Tuesday is a big night at BMO Field as I, Gareth Wheeler, make my season debut on the home field of Toronto FC.
Thereís no denying my credentials as a dominant centre back (insert wink here). And I have pestered Director of Soccer Mo Johnston over the years to give me a look.
My appearance Tuesday is no trial. At the ripe old age of 29, my glory days are behind me.
Tuesdayís game isnít even a high-level match of any significance. My 6-on-6 co-ed summer league team (insert laugh track here) is playing at BMO Field, in what will be an hour and a half of dominance.
Iím not kidding. Intramural, semi-competitive soccer played at the home of your beloved TFC.
No disrespect to my team. Our replica green Wolfsburg kit is pretty sharp. But we have no business playing there. We donít even use referees for crying out loud.
And itís not just one 6-on-6 game. Itís three games played simultaneously lined up across the field. Thatís 36 players, all at once tromping, sliding, and carving up the beautiful new green grass thatís been in place all of a couple months.
Just keep your fingers crossed for dry weather. Intramural soccer plus rain or wet conditions is a lethal combination. The lush green can turn to a miserable brown very quickly.
Itís sheer madness allowing a bunch of amateurs play in our National Soccer Stadium. This week, Wheeler and Co. taking the field, next week, Portuguese Liga Champions Benfica and Greece Super League Champions Panathinaikos. Cool for us, not so much for them.
There is no way public-use of the facility ever was, or still is a good idea. Keeping the new grass as healthy as possible should be the priority. TFC only trains there one day a week before home games, instead practising out of the city, often times on turf. And for what? So the citizens of Toronto can carve up BMO Field?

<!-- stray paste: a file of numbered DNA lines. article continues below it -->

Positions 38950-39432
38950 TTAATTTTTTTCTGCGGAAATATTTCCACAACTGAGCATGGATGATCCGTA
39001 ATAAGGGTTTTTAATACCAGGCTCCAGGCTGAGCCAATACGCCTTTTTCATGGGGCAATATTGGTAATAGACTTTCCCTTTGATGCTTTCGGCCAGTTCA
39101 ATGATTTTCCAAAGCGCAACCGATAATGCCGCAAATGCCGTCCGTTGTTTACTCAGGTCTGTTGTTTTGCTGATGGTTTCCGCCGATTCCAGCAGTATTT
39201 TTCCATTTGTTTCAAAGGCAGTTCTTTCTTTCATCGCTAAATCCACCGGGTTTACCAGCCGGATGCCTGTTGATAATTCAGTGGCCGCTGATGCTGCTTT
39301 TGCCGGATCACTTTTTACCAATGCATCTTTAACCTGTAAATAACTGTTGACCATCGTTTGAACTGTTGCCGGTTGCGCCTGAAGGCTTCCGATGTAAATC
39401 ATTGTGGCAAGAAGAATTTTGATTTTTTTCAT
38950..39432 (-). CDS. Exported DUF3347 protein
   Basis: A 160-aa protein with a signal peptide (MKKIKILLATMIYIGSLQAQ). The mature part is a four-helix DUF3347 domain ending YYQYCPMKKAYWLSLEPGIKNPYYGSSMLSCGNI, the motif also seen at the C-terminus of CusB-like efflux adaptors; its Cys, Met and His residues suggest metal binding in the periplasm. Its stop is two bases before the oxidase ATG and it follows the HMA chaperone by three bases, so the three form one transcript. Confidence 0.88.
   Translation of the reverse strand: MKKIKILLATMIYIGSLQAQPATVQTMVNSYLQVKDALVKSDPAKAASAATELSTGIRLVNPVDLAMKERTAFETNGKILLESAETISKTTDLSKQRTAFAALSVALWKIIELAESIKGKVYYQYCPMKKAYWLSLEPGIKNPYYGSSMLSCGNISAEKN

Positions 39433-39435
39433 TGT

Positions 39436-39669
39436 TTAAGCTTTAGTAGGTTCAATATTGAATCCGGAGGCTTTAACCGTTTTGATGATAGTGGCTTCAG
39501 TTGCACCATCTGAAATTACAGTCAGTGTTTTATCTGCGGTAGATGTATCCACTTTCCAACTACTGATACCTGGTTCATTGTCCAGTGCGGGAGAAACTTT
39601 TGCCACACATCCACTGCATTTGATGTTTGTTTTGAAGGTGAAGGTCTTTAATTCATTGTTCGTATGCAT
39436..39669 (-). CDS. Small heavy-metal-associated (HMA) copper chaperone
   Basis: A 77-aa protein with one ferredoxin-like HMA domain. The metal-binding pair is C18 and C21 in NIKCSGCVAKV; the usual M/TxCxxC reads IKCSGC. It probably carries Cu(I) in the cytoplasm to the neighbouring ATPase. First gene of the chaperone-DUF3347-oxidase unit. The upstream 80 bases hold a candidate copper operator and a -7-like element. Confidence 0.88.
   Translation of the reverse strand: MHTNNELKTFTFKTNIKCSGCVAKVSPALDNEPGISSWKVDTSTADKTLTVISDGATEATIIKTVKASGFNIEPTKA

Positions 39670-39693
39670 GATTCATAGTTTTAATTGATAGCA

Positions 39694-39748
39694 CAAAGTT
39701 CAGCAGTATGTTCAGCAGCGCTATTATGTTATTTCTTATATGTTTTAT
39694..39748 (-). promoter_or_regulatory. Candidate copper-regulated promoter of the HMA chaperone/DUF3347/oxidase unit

Itís an absolute disgrace. The current arrangement is bush league and has to change.
Most stadia around the world donít let anyone step on it fields aside from players on game day.
This is what happens when ownership makes a deal with the devil, in this case City Hall. Keeping taxpayers happy is one thing, but Joe Blow public could care less whether the Toronto sport and social club has access to BMO Field or not.
If high-level games, like the final of the Robbie Tournament is played at BMO Field, then so be it. Itís understandable and has cachť. But glorified beer leagues and social set-ups have no place.
Part-timers contributed to the wear and tear of the FieldTurf when it was still there. Expecting the grass to survive is a pipe dream. The surface already looks worn down inside the six-yard box, particularly at the south end. Like any quality field, the grass needs to be cultivated and it takes time.
What kind of condition will the field will be in at seasonís end is anyoneís guess. What shape will it be in come MLS Cup time in November is even more daunting.
All signs point to choppy, muddy and inconsistent.
Come rain, sleet or snow, MLS and TFC officials have boasted how fans will show up no matter the weather for the MLS Cup. But there has been no mention how the weather and field conditions may affect the players. Players can deal with cold, but a bad field could ruin the proceedings, being a severe detriment to the quality of play.
TFC knows the current stadium situation isnít ideal and is looking for partnership to build state of the art team training and academy facilities, including more fields for community use. A project as such would cost at least 10 million dollars.
Until then, Iíll be leaving my six-studs at home for games at BMO Field.